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Hospitals Use VR to Design More Inclusive Rooms for Kids
Hospitals are never the best places to attend, either as a patient or a visitor. Wholly functional, hospitals tend to fill people with a certain dread; they are perceived as places of pain and illness rather than of hope and repair.
But hospital visits are a necessary requirement for many of us and is usually something that has to be dealt with. Adults usually manage to make the most of this because they realise the gravity of the situation, be it a scheduled or unintentional visit. But this is not the same with children, who have difficulty reconciling a hospital visit. Previous attempts to make hospitals more appealing have really only resulted in bland, unthreatening colours, but in a child’s eyes, that can just make them more unappealing.
For many younger patients, the glaring lights, barren walls, and windows facing parking areas or brick buildings make already uncomfortable hospital visits much more so, fuelling anxiety and uncertainty rather than optimism. Patients frequently report that it makes recuperation more difficult.
But new thinking has put VR at the centre of hospital design, and for removing uncertainty in visits, and it’s starting to pay dividends. There are two aspects to this and both are showing promise.
- VR helps with redesigns without doing the physical work. The fact that there are now many Apps that can be used for virtual makeovers means that management can give their hospital a welcoming design, and determine what it will look like without spending a penny. That’s an important consideration in something as complex as a hospital.
- VR can take the uncertainty out of a hospital visit. Always a major concern when it comes to children, there have not really been any ways previously to prepare children from some of the harsh realities of treatments. Essential areas and equipment such as treatment rooms and operating theatres are typically built to be wholly functional but tend to be very antiseptic and more than a little frightening. But people – and children in particular – can be conditioned to have their fears reduced if they are able to have a virtual tour of such facilities.
VR is key to both of these areas. Because of the complexity and high stakes of hospital surroundings, fabricated room mock-ups are prominent in healthcare design. They offer a once-in-a-lifetime opportunity to determine whether planned crucial life support systems and hospital infrastructure will operate as efficiently and effectively as possible.
As conventional mock-ups become more time-consuming and expensive, the new VR platform enables nurses, physicians, and project team leaders to experience the logistics of patient care in real-time, 3D computer-generated hospital settings and provide rapid feedback. But in addition to using VR to plan the most logical and effective layouts for hospitals, VR can be employed to make them more calming through the subtle use of colours and forms to give children a much more relaxed atmosphere.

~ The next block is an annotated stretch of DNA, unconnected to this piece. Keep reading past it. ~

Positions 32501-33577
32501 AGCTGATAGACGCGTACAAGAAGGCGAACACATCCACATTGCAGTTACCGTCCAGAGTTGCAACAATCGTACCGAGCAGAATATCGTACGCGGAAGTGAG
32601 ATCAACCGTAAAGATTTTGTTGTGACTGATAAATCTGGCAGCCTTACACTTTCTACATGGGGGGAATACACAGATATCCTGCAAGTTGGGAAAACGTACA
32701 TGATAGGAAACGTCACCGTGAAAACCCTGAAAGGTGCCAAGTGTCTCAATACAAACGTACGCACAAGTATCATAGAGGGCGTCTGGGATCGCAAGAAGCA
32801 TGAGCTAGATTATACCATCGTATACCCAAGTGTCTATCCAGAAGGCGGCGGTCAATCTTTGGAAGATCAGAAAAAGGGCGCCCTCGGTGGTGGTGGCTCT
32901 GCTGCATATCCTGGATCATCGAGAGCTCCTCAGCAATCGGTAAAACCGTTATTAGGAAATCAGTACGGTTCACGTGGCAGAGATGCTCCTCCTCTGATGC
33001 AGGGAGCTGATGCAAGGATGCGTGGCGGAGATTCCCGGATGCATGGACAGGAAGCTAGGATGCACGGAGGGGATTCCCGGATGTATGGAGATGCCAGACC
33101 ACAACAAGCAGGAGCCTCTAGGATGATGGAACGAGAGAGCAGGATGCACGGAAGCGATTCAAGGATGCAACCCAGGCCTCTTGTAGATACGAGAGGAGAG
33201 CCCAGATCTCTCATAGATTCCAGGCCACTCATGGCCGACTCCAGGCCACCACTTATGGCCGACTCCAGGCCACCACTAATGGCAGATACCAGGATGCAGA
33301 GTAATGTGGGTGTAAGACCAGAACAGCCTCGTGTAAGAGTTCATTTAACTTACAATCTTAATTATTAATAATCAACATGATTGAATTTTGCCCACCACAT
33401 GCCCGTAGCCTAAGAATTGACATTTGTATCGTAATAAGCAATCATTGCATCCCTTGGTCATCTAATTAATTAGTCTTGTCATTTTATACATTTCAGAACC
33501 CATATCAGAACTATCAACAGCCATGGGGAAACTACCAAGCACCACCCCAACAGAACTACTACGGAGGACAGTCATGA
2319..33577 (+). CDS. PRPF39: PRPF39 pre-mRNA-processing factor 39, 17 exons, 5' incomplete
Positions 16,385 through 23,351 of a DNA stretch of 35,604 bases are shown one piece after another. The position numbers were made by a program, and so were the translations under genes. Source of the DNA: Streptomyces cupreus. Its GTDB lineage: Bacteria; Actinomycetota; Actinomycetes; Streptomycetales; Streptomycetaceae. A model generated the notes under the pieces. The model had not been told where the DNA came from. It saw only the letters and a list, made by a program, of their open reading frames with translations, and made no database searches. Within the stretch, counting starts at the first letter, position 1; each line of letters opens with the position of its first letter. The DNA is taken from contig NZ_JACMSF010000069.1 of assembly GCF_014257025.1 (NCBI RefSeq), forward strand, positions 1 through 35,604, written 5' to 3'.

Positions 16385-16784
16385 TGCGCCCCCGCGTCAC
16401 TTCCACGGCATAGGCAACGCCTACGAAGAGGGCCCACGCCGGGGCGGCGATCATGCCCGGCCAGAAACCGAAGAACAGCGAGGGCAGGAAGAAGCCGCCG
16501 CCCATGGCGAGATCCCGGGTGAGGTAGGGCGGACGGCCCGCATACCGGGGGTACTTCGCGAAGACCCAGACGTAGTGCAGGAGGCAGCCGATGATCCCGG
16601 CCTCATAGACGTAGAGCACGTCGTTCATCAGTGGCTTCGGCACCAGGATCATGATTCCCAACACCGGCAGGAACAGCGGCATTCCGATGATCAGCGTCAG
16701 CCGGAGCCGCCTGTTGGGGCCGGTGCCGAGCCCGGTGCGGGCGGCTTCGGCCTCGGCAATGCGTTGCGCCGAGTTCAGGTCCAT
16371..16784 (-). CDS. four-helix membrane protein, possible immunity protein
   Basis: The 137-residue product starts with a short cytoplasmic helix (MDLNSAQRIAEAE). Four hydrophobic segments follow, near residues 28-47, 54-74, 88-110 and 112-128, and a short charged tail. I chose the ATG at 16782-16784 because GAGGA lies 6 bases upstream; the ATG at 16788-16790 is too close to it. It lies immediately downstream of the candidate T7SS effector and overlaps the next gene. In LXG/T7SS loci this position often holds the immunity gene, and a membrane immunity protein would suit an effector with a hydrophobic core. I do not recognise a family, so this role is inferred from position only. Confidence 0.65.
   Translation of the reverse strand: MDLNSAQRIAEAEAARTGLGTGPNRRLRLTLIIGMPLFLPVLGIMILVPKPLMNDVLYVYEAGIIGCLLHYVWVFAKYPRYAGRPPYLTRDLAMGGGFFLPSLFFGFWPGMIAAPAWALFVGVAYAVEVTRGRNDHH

Many studies have shown that these measures are beneficial to all patients to some extent, but need to be carefully applied so as not to create a cacophony of colour and shape that can be almost just as startling to young and old alike. This need to establish just the right balance is where VR really makes a difference. Having a virtual environment means that any environment that has been properly modelled can be changed in a blink – be it subtle changes in colour tones or an entirely different colour set. With little effort, the shapes of rooms and additions such as built-in storage can also be moved and changed in size.
This kind of intervention can be a huge benefit when dealing with hospital patients, who are usually already nervous about going in anyway. VR has already shown a huge potential when it comes to hospital design and it can only become a more powerful tool. But it doesn’t stop at introducing a calming effect for kids and the generally nervous.
When there is a distinct real-world environment into which digital features can be superimposed, hospital designers are increasingly using an VR mock-up. Users can freely move around the space, and by using helmet mounted displays, they can see additional information that is exactly situated to match their real-world environment. This enables individuals, particularly children, to easily visualise massive or complex equipment digitally, reducing their potential fear of it. VR presents a versatile hybrid environment in which certain items can be entirely digital while others are real-world physical objects. This physical vs. digital balance must be carefully calibrated for each project, but when done correctly, it allows for efficient, accurate feedback, and a lot of familiarity.
Examining how a particular space will function well for its clinicians is an important aspect of the design process for any healthcare facility. Is the equipment and supplies in a logical and easily accessible location? Is it possible to observe while maintaining privacy? Can a gurney go through that turn? These and other judgements are critical to the effectiveness of a design and must be validated. The best way to do that is through the design medium of VR.